There are many ways in which martial arts can be divided. Here are a few of them that might be useful to use in defining Martial Arts and discussing them. These are not necessarily consensus definitions but they are commonly held.
It is also useful to remember that very few of these martial arts are just one way or another . . . they are all mixtures of these elements in various degrees. When we say a style is “hard” what we mean is that the predominant expression of that style is hard. If we say Shotokan is linear, it does not mean Shotokan has no circular techniques.
“Sport” vs “Fighting Art” vs. “Exercise” vs. “Philosophy”
These are usually NON-useful comparisons because people tend to be very strongly opinionated on this matter. Most people want to think their art is an ancient “fighting art” and can be applied thus on the street. Some styles truly are all four, and to some degree all styles contain all four elements.
In discussions of a style it is most useful when people highlight which area or areas their style emphasizes.
“Linear” vs. “Circular”
This distinction refers to lines of movement, attack and defense. “Circular” styles use circular movements to block, attack, or move. Around and aside… “Linear” styles use direct, straight-on movements, attacks, or head-on blocks. In and out…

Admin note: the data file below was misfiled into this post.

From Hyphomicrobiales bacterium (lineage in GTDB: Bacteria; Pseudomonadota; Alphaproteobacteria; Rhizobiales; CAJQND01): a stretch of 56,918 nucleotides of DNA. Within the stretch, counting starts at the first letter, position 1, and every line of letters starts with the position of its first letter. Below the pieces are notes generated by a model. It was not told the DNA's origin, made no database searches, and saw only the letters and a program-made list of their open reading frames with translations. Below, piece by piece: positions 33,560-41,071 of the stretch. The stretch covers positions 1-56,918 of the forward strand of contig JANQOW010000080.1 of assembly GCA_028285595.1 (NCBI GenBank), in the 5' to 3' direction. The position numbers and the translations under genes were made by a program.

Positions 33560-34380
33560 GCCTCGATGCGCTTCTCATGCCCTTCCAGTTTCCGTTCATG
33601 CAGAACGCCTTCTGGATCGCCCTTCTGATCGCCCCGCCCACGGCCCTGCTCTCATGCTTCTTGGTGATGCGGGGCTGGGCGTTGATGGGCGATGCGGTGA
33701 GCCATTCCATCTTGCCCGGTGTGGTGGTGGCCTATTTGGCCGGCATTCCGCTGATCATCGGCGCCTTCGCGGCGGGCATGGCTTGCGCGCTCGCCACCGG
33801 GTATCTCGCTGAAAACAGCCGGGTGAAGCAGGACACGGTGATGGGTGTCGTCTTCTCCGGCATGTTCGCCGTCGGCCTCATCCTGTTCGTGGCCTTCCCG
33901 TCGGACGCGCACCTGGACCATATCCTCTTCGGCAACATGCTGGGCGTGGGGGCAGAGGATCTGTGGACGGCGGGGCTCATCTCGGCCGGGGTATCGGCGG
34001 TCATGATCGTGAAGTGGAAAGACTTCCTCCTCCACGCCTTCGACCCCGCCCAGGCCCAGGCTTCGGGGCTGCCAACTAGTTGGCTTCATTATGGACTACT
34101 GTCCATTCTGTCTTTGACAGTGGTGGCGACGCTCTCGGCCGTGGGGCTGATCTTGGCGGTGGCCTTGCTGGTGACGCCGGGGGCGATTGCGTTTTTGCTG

Styles can, and sometimes do, mix circular blocks with linear attacks. This is a subtle distinction and not absolute, but it gives some information.
“Soft” vs. Hard”
“Soft” styles tend to redirect energy, channeling and diverting momentum to unbalance an opponent, or to move them into striking range. They tend to be lower commitment and use less force. Thus, they are less likely to be unbalanced and can recover from redirection easier. Examples are Taiji, Aikido, Ninjutsu, or many Gongfu styles and sub-styles.
“Hard” styles tend to direct energy outward and meet energy with energy. They will tend to strike more, and deliver more force with each strike. Hard stylists will often damage with their blocks, turning them into attacks. They deliver more power, and thus are harder to turn aside, but they are higher commitment, and thus don’t recover as well from mistakes. Examples are Karate, Tae-Kwon-Do, Muay Thai, and some Gongfu styles and sub-styles.
“Internal” vs. “External”
“Internal” styles are styles that emphasize the more non-tangible elements of the arts. They utilize chi/ki/qi flow, rooting, and those elements which some people consider “mystical”. They tend to emphasize meditation, body control, perception, mind control (self, not others!), and pressure points. `Typically’ internal styles are soft. Taiji is an internal style.
“External” styles tend to emphasize body mechanics, leverage, and applied force. They tend to use weight, strength, positioning, and anatomy to optimal advantage. `Typically’ external styles are hard. Tae-Kwon-Do is an external style.
“Complete Art” or not
The term “complete art” is sometimes applied to arts that include strikes, kicks, throws, pressure points, and joint locks. The arts most often mentioned in this regard are some Gongfu styles, Jujutsu, and Hapkido. Although some arts contain more techniques than others, no art is “complete” in the sense that it includes all the important techniques from other arts. In general, every art has its strong and weak points, and each has something to offer to the lexicon of martial arts techniques.